Tuesday, April 30, 2013

Rico Suave...

Though I'm an avid technologist, some days the USB link in my car makes me consider driving a buggy to work and attaching toggles to all my shirts. 

Today it worked to my advantage. I was forced against my not very strong will to listen to the radio. I don't listen to the radio unless I'm in my wife's truck and then it's whatever is on and usually for 10 minutes tops. If there is a chance I'll be in there longer, I plug in my phone and put on a playlist. 

I was driving south and the link for the USB wouldn't turn on so I snapped on the radio and started to do the scan through the local stations in LA. I haven't done much radio listening int the last 10 years because ITunes and Shazam have made it so easy to find out what you are listening to without much effort. It reminded me of a time when finding a song in the music store or on the radio was a quest for glory and riches. 

There were two phases in this process. The first was hearing this song/album/artist in a local grocery store, shopping mall or school dance. You would ask around to the sage's who may know what or who sang it and get 2-4 educated opinions. 

You would then hook into the local radio and hope for the pure luck that was a replay. Most likely the song was replayed 100 times between 8:15 am and 2:40 pm while school was in session. The few times you tried to listen during school hours equaled you getting your Walkman taken away. You eventually quit going down this path. 

If you caught it on the radio, you would find space on the one cassette you owned and hope for a perfect shot to record without the DJ going on about some truck show at the Salt Palace this weekend. 

Once that failed, you returned to the mall and the music store to wander the aisles looking for tapes or CD's of the guesses your local school sage had opinions on and you started spending hard earned allowance, or later job money on albums you didn't need and weren't sure contained what you wanted. Desperation had set in and it created dangerous purchasing behavior. You bought and if you were lucky, you found it within 4 albums. The problem with this working is you continued using it as a template for 10 years after the average album purchase was closer to 8, not 4. You spent thousands of dollars you really shouldn't have in the quest.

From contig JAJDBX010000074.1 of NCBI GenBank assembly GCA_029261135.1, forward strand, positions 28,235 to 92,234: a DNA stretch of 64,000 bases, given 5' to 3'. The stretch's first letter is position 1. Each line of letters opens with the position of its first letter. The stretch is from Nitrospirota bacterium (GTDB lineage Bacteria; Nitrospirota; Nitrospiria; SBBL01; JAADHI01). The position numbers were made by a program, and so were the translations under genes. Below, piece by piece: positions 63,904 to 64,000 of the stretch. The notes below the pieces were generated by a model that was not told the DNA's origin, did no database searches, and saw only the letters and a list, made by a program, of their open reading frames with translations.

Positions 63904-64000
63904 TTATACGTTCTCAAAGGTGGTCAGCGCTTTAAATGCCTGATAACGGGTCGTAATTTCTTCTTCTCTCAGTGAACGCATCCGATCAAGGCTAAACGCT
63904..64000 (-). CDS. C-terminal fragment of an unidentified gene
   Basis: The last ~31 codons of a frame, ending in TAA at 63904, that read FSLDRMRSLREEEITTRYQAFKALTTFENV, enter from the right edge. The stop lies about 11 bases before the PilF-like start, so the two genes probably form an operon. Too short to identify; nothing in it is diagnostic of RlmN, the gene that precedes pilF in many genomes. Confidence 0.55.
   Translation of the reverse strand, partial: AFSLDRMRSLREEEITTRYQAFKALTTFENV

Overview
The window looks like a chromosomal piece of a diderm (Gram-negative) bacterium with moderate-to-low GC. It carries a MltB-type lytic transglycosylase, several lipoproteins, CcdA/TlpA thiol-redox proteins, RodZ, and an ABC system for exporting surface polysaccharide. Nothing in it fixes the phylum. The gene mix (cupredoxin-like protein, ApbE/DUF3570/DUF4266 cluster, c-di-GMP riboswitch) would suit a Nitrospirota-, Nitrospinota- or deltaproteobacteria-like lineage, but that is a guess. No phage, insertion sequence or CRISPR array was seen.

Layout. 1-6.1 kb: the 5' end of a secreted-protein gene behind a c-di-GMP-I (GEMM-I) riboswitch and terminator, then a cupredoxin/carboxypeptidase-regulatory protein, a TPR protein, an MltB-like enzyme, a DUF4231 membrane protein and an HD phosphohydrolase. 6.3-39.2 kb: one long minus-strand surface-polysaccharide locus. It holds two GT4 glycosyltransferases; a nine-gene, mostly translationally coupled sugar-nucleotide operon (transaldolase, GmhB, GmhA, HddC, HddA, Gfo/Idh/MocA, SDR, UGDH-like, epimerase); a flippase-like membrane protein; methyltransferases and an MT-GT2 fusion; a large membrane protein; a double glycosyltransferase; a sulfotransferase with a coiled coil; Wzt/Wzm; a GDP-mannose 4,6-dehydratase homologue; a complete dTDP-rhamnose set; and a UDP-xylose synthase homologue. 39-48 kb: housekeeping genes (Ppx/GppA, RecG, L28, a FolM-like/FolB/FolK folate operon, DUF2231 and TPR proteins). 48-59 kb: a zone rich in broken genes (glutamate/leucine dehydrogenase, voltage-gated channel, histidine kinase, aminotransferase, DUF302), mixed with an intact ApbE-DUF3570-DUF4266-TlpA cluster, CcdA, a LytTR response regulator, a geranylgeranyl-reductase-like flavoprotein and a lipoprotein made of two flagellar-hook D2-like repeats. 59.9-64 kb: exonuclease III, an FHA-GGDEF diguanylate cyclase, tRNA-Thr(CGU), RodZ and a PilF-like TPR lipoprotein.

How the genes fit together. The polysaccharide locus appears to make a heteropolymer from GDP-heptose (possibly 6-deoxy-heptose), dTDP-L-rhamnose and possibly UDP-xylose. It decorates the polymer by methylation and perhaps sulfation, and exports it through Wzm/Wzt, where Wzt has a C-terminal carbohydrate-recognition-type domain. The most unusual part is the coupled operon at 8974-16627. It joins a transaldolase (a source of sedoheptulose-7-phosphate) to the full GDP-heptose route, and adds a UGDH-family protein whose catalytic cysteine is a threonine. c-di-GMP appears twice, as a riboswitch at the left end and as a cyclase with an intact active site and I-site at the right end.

Now I've read over this process and the general tone of this blog so far would communicate that I hated this process. It is completely opposite.  I have found so much good music from this search that I sometimes forgot what I was looking for. Obviously the process is much more simple now but I miss the days of the quest. I still spend as much random money on music but now my purchases don't have much value because it was just so easy. The lack of the mission to find the song has cheapens the experience so I'm always looking for something to make it rich again. That in itself has given me back some of the thrill of the hunt. 

And damn...my music library looks fine!

PS...I never did buy the Gerardo album that contained Rico Suave that I heard in 7th grade.